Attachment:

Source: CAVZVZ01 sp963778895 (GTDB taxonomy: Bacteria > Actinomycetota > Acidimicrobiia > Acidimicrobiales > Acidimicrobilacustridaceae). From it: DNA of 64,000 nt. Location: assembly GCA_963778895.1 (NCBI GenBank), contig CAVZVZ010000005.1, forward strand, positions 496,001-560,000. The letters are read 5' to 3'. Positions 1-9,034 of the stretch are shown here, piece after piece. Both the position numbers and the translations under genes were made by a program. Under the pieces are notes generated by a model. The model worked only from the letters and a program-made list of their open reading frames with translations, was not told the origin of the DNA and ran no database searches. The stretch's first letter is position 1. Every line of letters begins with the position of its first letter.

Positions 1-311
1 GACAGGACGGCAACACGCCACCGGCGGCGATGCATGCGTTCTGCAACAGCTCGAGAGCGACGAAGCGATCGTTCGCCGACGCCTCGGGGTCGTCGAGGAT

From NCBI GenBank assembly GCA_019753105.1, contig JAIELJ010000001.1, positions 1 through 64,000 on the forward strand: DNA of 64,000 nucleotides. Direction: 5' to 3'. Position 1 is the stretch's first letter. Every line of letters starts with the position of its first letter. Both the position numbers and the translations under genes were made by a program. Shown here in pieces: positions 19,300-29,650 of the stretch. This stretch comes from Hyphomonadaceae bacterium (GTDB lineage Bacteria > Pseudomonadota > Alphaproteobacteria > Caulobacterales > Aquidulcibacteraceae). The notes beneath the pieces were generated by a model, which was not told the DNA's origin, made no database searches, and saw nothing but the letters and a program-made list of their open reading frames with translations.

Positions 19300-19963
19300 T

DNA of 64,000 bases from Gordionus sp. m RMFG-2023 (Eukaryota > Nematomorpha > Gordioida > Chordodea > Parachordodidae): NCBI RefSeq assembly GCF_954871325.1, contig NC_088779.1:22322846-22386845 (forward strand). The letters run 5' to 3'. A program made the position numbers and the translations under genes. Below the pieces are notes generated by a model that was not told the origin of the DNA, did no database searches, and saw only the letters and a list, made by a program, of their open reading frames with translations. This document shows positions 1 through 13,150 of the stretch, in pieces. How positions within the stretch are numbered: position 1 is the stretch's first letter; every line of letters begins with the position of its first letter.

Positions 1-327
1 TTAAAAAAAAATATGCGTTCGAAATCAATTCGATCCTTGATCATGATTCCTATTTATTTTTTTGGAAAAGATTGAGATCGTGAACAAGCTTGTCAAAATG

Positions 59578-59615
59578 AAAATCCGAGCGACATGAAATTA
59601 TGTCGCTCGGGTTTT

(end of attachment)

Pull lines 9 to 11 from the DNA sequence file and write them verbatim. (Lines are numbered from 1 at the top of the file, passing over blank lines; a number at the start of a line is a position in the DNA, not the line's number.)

1 TTAAAAAAAAATATGCGTTCGAAATCAATTCGATCCTTGATCATGATTCCTATTTATTTTTTTGGAAAAGATTGAGATCGTGAACAAGCTTGTCAAAATG

Positions 59578-59615
59578 AAAATCCGAGCGACATGAAATTA